Friday, June 26, 2009

The Last Supper, Targums and the "Blood of the Covenant" (1 of 2)

All four of the accounts of Jesus' words over the cup at the Last Supper (Matt 26:27//Mark 14:24//Luke 22:19//1 Cor 11:25) have Jesus linking his "blood" to the language of the "covenant". As many scholars have noted (and as I have noted in a past post), the language evokes Exodus 24. Here I want to delve a little further into this material.

Exodus 24: The Covenant Ceremony at Mt. Sinai

In Exodus 24 we read about a climactic moment in the narrative of the Exodus--God establishes a covenant with the people of Israel at Mt. Sinai. It is helpful to review the account:

Moses came and told the people all the words of the Lord and all the ordinances; and all the people answered with one voice, and said, “All the words which the Lord has spoken we will do.” 4 And Moses wrote all the words of the Lord. And he rose early in the morning, and built an altar at the foot of the mountain, and twelve pillars, according to the twelve tribes of Israel. 5 And he sent young men of the people of Israel, who offered burnt offerings and sacrificed peace offerings of oxen to the Lord. 6 And Moses took half of the blood and put it in basins, and half of the blood he threw against the altar. 7 Then he took the book of the covenant, and read it in the hearing of the people; and they said, “All that the Lord has spoken we will do, and we will be obedient.”

8 And Moses took the blood and threw it upon the people, and said, “Behold the
blood of the covenant
which the Lord has made with you in accordance with all
these words.” 9 Then Moses and Aaron, Nadab, and Abihu, and seventy of the
elders of Israel went up, 10 and they saw the God of Israel; and there was
under his feet as it were a pavement of sapphire stone, like the very heaven for
clearness. 11 And he did not lay his hand on the chief men of the people of
Israel; they beheld God, and ate and drank (Exod 24:3-11).

An allusion to this story is probably found in all four Gospel accounts of the Last Supper. Jesus links his blood with the motif of covenant while celebrating a meal. All of this mirrors not only Moses’ words concerning the “blood of the covenant” but also the fact that the ceremony in Exodus 24 culminates in a meal (Exod 24:8–11). These similarities are simply too strong to be written off as mere coincidence.

In addition, the description of the sacrificial blood being "poured out" (ἐνέχεεν) in Exdous 24:8 mirrors the terminology used by Jesus in Synoptics’ report of Jesus' words at the Last Supper, in which he describes how his blood will also be "poured out" (ἐκχύννομαι) (Matt 26:28//Mark 14:24//Luke 22:20 [Luke's formulation is slightly different but the idea is essentially the same]). Admittedly, the Greek word Jesus uses is different. But given that its meaning is the same as ἐνέχεεν, that Jesus probably spoke the words in Aramaic and not in Greek, and the other parallels with Exodus 24 a connection is likely.

It might also be noted that as Exodus 24:4 highlights that God’s covenant is established with the twelve tribes, the twelve apostles are prominent at the Last Supper all three Synoptics (cf. Matt 26:20; Mark 14:17; Luke 22:14, 30).

Zechariah 9:11
Up front, I should mention that some scholars think that Jesus was instead alluding to Zechariah 9:11, which also speaks of "the blood of my covenant". I do not believe one has to pit one passage over another though. In fact, as commentators of Zechariah regularly point out, his use of this image is likely drawn from Exodus 24. Even if this passage is in the background then one cannot escape Exodus 24. Indeed, since Jesus seems to have often brought multiple passages together in allusion in other places, it seems likely he is doing something similar here as well.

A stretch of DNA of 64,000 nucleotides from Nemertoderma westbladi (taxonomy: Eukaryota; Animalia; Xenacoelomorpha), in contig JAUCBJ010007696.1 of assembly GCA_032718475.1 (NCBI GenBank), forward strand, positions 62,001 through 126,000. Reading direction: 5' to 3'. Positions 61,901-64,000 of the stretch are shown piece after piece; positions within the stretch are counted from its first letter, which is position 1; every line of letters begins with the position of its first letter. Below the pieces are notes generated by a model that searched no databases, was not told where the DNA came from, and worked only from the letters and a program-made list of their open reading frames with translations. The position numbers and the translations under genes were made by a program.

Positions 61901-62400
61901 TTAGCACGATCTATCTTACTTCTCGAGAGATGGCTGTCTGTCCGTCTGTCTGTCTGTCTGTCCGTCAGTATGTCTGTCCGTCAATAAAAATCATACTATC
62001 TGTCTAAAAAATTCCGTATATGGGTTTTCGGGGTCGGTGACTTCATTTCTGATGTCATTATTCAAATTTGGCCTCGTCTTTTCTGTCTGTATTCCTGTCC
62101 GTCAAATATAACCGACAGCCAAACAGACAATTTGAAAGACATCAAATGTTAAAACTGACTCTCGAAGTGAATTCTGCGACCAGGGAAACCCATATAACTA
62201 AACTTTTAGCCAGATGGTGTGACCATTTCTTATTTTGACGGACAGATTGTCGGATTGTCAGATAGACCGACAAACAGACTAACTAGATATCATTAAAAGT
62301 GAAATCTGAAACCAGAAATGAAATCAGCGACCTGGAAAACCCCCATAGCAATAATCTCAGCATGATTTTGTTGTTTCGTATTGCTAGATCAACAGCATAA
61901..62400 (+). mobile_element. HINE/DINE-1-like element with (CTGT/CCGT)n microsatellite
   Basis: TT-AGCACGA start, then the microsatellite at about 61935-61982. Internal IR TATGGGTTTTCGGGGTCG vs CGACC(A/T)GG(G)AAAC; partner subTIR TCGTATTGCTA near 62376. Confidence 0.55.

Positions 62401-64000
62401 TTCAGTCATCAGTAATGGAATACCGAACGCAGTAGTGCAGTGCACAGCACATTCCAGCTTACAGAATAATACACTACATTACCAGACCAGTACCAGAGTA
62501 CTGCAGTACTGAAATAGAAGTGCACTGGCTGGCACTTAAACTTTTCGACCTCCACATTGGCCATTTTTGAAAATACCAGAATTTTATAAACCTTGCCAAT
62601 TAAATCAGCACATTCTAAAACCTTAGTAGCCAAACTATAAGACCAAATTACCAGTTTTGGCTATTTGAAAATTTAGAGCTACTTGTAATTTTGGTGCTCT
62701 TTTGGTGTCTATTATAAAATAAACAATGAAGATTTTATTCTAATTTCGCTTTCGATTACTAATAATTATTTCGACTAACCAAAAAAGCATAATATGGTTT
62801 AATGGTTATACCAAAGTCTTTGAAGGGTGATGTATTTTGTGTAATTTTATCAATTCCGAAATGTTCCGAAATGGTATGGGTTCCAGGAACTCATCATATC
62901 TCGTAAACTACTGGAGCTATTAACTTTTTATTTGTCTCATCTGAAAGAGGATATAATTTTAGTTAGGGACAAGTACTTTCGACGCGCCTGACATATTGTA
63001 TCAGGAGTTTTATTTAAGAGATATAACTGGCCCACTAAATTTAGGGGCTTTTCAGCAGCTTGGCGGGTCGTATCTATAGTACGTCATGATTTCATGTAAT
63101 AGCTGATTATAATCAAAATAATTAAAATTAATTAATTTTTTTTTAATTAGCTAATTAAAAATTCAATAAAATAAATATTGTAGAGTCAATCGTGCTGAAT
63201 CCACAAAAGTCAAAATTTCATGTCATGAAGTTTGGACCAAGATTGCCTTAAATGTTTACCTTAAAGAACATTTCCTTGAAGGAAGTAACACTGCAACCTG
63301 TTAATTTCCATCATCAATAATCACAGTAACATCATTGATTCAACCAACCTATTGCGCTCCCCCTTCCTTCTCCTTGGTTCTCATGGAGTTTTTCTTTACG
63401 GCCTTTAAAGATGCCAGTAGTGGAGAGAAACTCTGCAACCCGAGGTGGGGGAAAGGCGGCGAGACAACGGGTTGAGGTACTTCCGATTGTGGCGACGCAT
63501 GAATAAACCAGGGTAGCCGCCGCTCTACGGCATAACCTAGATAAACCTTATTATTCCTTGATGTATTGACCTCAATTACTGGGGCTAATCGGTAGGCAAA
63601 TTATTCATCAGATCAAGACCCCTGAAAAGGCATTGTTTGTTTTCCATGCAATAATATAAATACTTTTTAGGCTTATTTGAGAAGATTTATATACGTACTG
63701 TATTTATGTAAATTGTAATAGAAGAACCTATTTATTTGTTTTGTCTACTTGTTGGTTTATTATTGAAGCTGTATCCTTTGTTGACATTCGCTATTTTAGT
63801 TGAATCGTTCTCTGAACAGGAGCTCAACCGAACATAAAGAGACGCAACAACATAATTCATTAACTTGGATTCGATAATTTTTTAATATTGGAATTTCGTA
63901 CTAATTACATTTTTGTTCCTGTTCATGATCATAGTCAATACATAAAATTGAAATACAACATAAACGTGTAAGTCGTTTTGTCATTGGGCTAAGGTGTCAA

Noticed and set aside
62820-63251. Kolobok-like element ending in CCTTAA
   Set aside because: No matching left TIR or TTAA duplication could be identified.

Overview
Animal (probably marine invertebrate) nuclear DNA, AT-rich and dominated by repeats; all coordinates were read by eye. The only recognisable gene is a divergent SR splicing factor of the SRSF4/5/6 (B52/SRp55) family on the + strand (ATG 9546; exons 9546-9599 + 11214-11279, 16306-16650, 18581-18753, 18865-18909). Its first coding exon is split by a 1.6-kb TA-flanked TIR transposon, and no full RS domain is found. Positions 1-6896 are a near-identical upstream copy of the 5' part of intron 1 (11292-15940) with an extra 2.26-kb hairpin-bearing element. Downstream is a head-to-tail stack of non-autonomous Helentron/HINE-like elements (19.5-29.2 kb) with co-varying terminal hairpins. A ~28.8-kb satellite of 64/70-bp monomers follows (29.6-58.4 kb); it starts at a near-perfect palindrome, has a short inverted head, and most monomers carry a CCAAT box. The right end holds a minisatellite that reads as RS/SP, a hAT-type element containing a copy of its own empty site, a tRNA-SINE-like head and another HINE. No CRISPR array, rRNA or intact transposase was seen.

Matthew, Mark and the Targums
In particular, the allusion to Exodus 24:8 is especially strong in Matthew and Mark, who report that Jesus said, “This is my blood of the covenant” (τὸ αἷμά μου τῆς διαθήκης ; Matt 26:28; Mark 14:24). The LXX (=Septuagint) of Exodus 24:8 reads: "Behold, the blood of the covenant" (δοὺ τὸ αἷμα τῆς διαθήκης).

Scholars such as Davies and Allison have pointed out that there is a particularly striking similarity between Jesus' words in Matthew and Mark and the account of Moses' words in the Targums, Aramaic paraphrases of the Old Testament which scholars date to a later period. Both Targum Onqelos and Targum Pseudo-Jonathan of Exodus 24:8 even more closely mirrors Jesus’ words, since they include the word "this": “Behold, this is the blood of the covenant” (Jesus' words: "This is my blood of the covenant").

If the similarity is merely the result of coincidence it is an amazing one. Indeed, many scholars suspect that Matthew and Mark preserve an early witness to the rendering found in the Targums. This seems quite sensible to me.

Atonement and the Blood of the Covenant?
There is another feature of the Targums' account which also deserves mention. Notably, in Tg. Ps.-J. and Tg. Onq. of Exod 24:8 the "blood of the covenant" is said to "atone" for sin. This also appears to correspond to Matthew's account, where Jesus' add that his blood will be poured out “for the forgiveness of sins”.

Of course, in the biblical version (MT [Hebrew Bible]/LXX) of Exodus 24 there is no mention of "atonement". So where did this idea come from?

I've got a theory. . . and I'll tell you about it in second (and concluding!) post in this series.


Jim said...

casey discusses the same issue in his upcoming book on the historical jesus. it's really quite an interesting topic and i appreciate your making mention of it.

steph said...

Casey has also discussed this in his chapter and Aramaic reconstruction of Jesus' final passover with his disciples in 'Aramaic Sources of Mark's Gospel' pp 219-252. As rightly demonstrated, there are many reasons to justify Aramaic reconstruction here and historicity.

Taylor Marshall said...